I quoted the above in detail because it shows how often those FRAND issues come up in such disputes. There are many more cases -- the passage quoted above only talks about some involving Samsung.
Among the legal arguments Apple makes to counter Samsung's motion, I believe one of them is particularly important. Samsung basically tried to portray all standard-setting activity as "procompetitive". It's true that antitrust regulators have repeatedly highlighted the contribution that industry standards can make to a healthy competitive environment. However, that doesn't mean that all standard-setting-related behavior is necessarily above board. Apple explains that a standard-setting process becomes anticompetitive even if there are many honest participants -- it takes only one patent holder to bring about anticompetitive effects. In Apple's view, a patent holder who made a false FRAND licensing promise commits monopoly abuse regardless of what all other contributors to the same standards do:
"What is relevant is that Samsung's misconduct rendered the concerted activity anticompetitive in fact."
Reference to Apple's FRAND lawsuit against Motorola Mobility
In connection with its theory of anticompetitive misconduct, Apple also quotes this sentence from a recent court order in a federal lawsuit (Western District of Wisconsin, Apple v. Motorola Mobility, case no. 11-CV-178):
"By making false commitments that led to the establishment of worldwide standards incorporating its own patents and eliminating competing alternative technologies, Motorola [Mobility] has become a gatekeeper, accruing the power to harm or eliminate competition in the relevant markets if it so desires."
I have looked up that document, and after that quoted sentence, which is in the middle of a summary of Apple's factual allegations (even though that particular sentence isn't recognizable as a quote when taken out of context), the judge says:
"These allegations imply that Motorola engaged in anticompetitive conduct and has achieved monopoly power."
It's important to consider the context. This was not a ruling that definitively found MMI to have committed an antitrust violation. The order merely denied a motion by MMI to dismiss Apple's case. Therefore, the angle from which the judge looked at the matter at this stage was limited to whether Apple had properly pleaded a competition case against MMI. The court could still arrive at a different conclusion later, especially if facts have to be established by a jury. So the quoted passages just say that Apple's accusations made sense per se. Still, the Wisconsin-based federal court's denial of MMI's motion to dismiss shows what kind of legal trouble companies can get into if they try to abuse their standards-essential patents in such patent disputes.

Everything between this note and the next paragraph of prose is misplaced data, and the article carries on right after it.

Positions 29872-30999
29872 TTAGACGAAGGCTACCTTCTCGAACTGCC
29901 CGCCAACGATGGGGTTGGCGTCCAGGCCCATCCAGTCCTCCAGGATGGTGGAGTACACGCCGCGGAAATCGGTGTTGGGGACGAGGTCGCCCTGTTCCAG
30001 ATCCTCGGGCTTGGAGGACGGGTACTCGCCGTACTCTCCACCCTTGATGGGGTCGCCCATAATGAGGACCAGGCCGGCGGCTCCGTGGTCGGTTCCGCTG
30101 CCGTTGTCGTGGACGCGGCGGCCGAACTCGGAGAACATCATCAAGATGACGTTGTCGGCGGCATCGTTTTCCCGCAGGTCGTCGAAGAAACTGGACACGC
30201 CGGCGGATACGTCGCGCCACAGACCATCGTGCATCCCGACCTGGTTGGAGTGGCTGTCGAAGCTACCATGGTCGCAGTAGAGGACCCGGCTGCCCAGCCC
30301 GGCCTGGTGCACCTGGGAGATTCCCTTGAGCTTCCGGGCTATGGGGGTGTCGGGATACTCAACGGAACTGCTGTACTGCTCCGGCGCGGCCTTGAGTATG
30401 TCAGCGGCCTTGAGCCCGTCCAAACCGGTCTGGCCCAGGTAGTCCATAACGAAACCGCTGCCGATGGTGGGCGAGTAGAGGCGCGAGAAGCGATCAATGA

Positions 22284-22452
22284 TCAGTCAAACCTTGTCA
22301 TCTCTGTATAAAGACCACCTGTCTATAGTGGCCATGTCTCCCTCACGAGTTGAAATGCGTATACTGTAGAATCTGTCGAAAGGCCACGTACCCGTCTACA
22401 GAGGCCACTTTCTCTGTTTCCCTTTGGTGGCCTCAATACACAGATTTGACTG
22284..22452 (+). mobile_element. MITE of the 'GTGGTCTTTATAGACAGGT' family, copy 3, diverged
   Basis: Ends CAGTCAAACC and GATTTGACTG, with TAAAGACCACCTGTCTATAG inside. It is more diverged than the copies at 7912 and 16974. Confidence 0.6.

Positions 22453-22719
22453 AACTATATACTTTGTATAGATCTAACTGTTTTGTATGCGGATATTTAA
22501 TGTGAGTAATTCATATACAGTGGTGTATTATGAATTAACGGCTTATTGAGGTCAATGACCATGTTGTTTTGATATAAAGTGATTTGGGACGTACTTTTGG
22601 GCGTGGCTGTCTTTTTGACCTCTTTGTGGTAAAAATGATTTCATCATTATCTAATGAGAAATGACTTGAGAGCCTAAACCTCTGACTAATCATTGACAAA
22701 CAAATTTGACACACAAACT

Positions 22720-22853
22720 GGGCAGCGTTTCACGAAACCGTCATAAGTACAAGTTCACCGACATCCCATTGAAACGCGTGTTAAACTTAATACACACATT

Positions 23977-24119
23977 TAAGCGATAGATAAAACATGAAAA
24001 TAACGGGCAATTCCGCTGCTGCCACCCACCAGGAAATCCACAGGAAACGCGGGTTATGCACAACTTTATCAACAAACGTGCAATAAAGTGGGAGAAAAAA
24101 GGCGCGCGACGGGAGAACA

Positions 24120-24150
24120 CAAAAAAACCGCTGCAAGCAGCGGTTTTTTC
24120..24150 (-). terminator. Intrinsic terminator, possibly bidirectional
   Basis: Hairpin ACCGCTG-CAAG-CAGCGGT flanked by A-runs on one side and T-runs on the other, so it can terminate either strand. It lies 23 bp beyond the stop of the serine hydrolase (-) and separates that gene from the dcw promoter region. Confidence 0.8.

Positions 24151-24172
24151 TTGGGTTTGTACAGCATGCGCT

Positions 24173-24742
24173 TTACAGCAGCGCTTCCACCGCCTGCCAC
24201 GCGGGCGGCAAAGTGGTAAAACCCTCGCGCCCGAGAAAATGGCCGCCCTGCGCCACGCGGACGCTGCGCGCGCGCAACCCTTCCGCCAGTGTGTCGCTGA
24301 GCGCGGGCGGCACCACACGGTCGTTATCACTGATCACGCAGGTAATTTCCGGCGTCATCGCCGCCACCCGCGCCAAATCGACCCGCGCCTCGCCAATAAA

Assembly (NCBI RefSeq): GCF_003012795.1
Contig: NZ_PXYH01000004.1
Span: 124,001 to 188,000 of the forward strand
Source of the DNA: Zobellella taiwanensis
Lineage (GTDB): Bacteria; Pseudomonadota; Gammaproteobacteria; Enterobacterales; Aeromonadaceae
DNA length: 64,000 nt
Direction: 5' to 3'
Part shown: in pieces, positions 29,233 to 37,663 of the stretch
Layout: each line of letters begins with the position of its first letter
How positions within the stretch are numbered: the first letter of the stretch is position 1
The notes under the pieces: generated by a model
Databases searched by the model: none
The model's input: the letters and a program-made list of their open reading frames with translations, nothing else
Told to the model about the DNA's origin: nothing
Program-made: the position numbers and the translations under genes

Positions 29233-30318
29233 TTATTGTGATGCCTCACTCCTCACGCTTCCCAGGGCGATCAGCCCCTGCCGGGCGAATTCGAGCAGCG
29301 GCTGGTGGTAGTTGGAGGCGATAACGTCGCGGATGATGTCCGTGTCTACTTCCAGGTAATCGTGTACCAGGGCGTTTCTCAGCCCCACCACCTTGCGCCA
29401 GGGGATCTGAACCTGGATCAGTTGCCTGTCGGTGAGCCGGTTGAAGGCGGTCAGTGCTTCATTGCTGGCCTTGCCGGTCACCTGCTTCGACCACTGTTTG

Apple brought a FRAND lawsuit against MMI because seven (!) of the 18 patents MMI is asserting against Apple in the United States were previously declared essential (by MMI itself) to industry standards (the '223, '697, '712, '230, '193, '559 and '898 patents). Even though this means that the ways in which MMI can use those patents are clearly restricted, there have been completely off-base claims by some people that the 18 patents MMI is asserting against Apple are so powerful that they can protect Android as a whole (including other OEMs, such as Samsung, HTC and LG) and are basically the reason for which Google offered $12.5 billion. Those who make such claims would be well-advised to take a look at the actual lawsuits and download some of the documents from the related court dockets. That might have an eye-opening effect on some people, but it takes a lot more time and analysis than just issuing statements that blow the strategic value of MMI's patents completely out of proportion. Googlorola won't help Samsung, as I explained before.